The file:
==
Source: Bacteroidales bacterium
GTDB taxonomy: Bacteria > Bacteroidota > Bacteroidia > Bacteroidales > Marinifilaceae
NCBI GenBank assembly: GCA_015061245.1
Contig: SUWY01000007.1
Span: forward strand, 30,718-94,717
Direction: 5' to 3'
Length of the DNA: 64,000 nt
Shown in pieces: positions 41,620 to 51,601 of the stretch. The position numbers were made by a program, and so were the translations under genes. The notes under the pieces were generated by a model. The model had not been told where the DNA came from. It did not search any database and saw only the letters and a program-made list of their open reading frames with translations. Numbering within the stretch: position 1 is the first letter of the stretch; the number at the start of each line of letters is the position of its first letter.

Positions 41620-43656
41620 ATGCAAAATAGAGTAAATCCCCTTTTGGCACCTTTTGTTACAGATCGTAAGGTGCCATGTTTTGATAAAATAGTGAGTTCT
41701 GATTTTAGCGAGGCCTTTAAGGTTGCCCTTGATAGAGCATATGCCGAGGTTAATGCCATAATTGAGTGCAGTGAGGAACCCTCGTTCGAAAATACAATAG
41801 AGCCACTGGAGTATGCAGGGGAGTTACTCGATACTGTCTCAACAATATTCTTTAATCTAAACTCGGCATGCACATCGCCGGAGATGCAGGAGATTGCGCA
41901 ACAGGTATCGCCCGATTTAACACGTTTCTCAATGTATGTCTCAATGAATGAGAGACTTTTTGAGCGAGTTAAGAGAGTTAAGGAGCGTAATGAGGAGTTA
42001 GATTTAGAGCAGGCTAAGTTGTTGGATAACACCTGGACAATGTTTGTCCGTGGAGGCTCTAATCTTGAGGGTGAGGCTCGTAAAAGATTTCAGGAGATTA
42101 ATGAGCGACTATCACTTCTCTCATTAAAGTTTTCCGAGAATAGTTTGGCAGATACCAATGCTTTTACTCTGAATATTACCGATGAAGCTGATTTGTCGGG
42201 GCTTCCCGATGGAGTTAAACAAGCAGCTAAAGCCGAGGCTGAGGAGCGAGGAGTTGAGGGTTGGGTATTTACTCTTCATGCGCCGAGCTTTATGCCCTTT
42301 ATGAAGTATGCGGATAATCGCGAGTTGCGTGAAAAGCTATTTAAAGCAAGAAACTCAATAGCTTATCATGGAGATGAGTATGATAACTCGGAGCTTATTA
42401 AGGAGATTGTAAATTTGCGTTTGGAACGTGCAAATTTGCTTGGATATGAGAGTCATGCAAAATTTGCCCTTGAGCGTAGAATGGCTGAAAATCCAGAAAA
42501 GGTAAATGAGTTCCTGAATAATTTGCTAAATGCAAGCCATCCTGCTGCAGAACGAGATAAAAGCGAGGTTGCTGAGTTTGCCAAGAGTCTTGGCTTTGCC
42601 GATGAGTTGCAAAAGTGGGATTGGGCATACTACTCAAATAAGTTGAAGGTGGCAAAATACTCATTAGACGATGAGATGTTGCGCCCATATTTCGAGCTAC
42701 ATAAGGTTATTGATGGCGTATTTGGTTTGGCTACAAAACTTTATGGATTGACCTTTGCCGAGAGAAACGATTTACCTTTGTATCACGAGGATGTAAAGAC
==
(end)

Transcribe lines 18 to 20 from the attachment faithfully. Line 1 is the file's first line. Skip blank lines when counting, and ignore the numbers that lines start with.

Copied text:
42401 AGGAGATTGTAAATTTGCGTTTGGAACGTGCAAATTTGCTTGGATATGAGAGTCATGCAAAATTTGCCCTTGAGCGTAGAATGGCTGAAAATCCAGAAAA
42501 GGTAAATGAGTTCCTGAATAATTTGCTAAATGCAAGCCATCCTGCTGCAGAACGAGATAAAAGCGAGGTTGCTGAGTTTGCCAAGAGTCTTGGCTTTGCC
42601 GATGAGTTGCAAAAGTGGGATTGGGCATACTACTCAAATAAGTTGAAGGTGGCAAAATACTCATTAGACGATGAGATGTTGCGCCCATATTTCGAGCTAC